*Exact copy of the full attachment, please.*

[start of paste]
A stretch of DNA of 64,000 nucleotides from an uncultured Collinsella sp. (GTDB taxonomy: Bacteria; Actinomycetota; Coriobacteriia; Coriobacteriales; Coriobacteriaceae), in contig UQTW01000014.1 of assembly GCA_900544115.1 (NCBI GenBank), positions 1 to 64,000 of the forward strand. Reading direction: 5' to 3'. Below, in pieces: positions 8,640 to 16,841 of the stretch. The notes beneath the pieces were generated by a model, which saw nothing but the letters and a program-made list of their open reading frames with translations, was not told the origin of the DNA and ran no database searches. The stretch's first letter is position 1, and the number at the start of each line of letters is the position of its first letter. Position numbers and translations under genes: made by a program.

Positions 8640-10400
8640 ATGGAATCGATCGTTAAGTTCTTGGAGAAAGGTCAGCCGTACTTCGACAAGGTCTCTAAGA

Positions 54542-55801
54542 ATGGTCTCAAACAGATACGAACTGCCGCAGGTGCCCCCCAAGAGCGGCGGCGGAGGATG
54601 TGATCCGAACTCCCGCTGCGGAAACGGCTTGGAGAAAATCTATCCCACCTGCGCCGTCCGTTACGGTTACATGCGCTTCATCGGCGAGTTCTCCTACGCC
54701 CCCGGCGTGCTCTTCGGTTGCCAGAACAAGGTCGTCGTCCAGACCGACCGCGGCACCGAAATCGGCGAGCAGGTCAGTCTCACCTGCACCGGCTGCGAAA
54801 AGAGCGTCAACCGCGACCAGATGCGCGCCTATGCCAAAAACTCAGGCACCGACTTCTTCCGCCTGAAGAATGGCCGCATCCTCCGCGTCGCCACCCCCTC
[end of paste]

A stretch of DNA of 64,000 nucleotides from an uncultured Collinsella sp. (GTDB taxonomy: Bacteria; Actinomycetota; Coriobacteriia; Coriobacteriales; Coriobacteriaceae), in contig UQTW01000014.1 of assembly GCA_900544115.1 (NCBI GenBank), positions 1 to 64,000 of the forward strand. Reading direction: 5' to 3'. Below, in pieces: positions 8,640 to 16,841 of the stretch. The notes beneath the pieces were generated by a model, which saw nothing but the letters and a program-made list of their open reading frames with translations, was not told the origin of the DNA and ran no database searches. The stretch's first letter is position 1, and the number at the start of each line of letters is the position of its first letter. Position numbers and translations under genes: made by a program.

Positions 8640-10400
8640 ATGGAATCGATCGTTAAGTTCTTGGAGAAAGGTCAGCCGTACTTCGACAAGGTCTCTAAGA

Positions 54542-55801
54542 ATGGTCTCAAACAGATACGAACTGCCGCAGGTGCCCCCCAAGAGCGGCGGCGGAGGATG
54601 TGATCCGAACTCCCGCTGCGGAAACGGCTTGGAGAAAATCTATCCCACCTGCGCCGTCCGTTACGGTTACATGCGCTTCATCGGCGAGTTCTCCTACGCC
54701 CCCGGCGTGCTCTTCGGTTGCCAGAACAAGGTCGTCGTCCAGACCGACCGCGGCACCGAAATCGGCGAGCAGGTCAGTCTCACCTGCACCGGCTGCGAAA
54801 AGAGCGTCAACCGCGACCAGATGCGCGCCTATGCCAAAAACTCAGGCACCGACTTCTTCCGCCTGAAGAATGGCCGCATCCTCCGCGTCGCCACCCCCTC